Voters have turned decidedly hostile toward President Obama and his policies. That’s not just my partisan view; it is empirical data. A poll released over the weekend shows that 32 percent of voters are using their midterm election votes to send a message of opposition to the president. That is “the highest ‘no vote’ percentage in the last 16 years” as measured by Gallup. I have never seen a White House or a political party as hollowed out as the Democrats appear to be now.  The Obama presidency isn’t officially over yet, but it is receding further into our rearview mirror.  And it is becoming clear that many in the Democratic Party think the Obama presidency is effectively over, and they are acting accordingly.

President Obama speaks to students and faculty from the Kellogg School of Management at Northwestern University on Oct. 2 in Evanston, Ill. (Photo by Scott Olson/Getty Images)

From former secretary of defense and CIA chief Leon Panetta’s recent scathing criticism of President Obama’s foreign policy (or lack thereof) to the myriad of Democratic campaign ads aimed at distancing candidates from the president, all signs point to Democrats’ disillusionment with the president. Their disengagement from President Obama is remarkable, given how financially dependent many Democrats are on the president’s fundraising abilities.

A piece written by David Graham in The Atlantic argues that President Obama is facing a “friendly-fire problem,” but his problems obviously run deeper than criticisms from ex-Administration officials. The Democrats are already pointing fingers and assigning blame — even though it is too early to do an election 2014 post-mortem — and nothing the president is doing is helping.  David Axelrod even called President Obama’s assertion that his “policies are on the ballot” “a mistake” on “Meet the Press” this weekend.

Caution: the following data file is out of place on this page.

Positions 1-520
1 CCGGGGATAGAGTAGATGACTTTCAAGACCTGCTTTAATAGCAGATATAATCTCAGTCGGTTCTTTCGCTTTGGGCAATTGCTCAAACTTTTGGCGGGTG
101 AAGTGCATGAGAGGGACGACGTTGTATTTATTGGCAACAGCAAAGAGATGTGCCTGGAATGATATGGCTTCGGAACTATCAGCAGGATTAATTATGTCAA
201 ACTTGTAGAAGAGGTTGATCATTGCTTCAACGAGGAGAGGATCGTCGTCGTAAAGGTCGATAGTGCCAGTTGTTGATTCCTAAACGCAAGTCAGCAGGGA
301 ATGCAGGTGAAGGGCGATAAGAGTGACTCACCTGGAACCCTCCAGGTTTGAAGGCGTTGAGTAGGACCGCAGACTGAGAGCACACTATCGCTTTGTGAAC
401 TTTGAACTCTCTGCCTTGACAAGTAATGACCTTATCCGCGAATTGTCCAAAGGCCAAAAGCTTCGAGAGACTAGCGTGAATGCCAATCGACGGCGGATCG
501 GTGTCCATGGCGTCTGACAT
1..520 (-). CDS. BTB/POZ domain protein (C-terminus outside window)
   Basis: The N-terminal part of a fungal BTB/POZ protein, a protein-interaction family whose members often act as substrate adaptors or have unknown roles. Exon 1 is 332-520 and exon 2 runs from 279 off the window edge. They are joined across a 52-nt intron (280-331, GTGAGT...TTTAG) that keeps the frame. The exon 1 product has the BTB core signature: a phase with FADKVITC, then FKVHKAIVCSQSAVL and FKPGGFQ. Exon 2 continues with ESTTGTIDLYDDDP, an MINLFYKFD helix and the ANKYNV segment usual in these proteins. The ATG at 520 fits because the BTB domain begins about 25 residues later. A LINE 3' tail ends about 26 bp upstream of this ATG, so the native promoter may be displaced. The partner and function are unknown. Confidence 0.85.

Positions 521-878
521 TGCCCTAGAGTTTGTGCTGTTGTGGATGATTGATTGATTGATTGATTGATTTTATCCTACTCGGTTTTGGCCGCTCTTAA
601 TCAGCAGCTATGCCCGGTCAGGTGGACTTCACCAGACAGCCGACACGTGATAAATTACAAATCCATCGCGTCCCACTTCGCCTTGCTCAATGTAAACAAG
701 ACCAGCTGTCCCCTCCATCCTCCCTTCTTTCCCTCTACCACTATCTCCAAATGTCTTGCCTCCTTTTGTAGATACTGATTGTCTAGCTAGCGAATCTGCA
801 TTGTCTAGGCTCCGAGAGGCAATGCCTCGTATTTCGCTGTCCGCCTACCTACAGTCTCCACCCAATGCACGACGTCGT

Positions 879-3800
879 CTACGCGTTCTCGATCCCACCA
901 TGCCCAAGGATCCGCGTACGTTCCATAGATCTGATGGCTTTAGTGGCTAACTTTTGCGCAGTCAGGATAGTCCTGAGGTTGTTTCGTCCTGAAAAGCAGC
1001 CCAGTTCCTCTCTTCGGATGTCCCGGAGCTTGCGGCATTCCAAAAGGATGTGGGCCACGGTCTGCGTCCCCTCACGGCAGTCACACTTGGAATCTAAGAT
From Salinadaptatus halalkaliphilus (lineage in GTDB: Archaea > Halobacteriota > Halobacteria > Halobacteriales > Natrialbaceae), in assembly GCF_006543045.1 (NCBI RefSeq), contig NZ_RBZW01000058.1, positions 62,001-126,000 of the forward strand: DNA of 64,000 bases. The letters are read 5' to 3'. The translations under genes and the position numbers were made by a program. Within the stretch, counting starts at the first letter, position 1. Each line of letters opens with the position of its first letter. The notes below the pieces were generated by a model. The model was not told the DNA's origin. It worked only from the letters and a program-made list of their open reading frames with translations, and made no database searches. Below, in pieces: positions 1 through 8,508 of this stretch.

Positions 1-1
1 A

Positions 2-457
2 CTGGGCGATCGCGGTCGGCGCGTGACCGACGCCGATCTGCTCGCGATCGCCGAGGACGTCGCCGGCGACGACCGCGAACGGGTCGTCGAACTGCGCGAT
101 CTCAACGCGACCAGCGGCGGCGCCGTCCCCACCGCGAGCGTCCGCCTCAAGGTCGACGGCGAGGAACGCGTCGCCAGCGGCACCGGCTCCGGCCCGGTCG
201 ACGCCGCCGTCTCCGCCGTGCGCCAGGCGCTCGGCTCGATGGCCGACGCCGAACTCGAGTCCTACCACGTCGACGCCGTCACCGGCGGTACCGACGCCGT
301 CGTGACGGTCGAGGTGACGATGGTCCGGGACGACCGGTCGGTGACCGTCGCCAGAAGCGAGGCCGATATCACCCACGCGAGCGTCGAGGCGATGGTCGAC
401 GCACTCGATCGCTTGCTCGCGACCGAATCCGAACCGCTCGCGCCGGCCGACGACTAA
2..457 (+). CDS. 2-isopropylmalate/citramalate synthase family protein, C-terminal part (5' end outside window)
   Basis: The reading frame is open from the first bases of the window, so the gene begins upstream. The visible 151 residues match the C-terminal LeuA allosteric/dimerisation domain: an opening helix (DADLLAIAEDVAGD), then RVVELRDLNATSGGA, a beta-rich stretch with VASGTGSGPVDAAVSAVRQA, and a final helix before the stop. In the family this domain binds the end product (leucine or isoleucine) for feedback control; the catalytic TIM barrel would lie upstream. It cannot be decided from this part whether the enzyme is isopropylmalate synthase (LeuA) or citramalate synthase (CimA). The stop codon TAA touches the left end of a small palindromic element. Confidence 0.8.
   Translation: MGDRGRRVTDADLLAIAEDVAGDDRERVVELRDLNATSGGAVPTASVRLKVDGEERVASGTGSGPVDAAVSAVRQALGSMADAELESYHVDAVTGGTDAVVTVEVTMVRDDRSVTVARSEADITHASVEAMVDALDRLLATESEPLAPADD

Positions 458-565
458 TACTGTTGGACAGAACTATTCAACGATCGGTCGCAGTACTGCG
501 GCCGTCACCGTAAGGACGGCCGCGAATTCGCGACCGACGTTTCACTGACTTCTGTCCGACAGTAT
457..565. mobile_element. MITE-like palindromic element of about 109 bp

I wrote back in July that President Obama was already acting like a former president, which prompted some others to claim that President Obama’s last two years might actually be the most important two years of his presidency. Obviously, he isn’t literally a former president, but I still think the famously bored Barack Obama has settled into a caretaker role, without an affirmative agenda or fresh energy to drive new plans. After November, I think we can expect the occasional staff-written executive order and that the president will remain on call for decisions that have to be made. Everyone in the administration will continue to enjoy their perks of office, hoping nothing really bad happens. The same is true for the Democratic leadership if they maintain control of the Senate. They are all about the privileges of the majority. It doesn’t appear that anyone in the Democratic leadership thinks there is any urgency to get anything done during the next two years. And that is really too bad, given all the problems we have and the threats we face.

 

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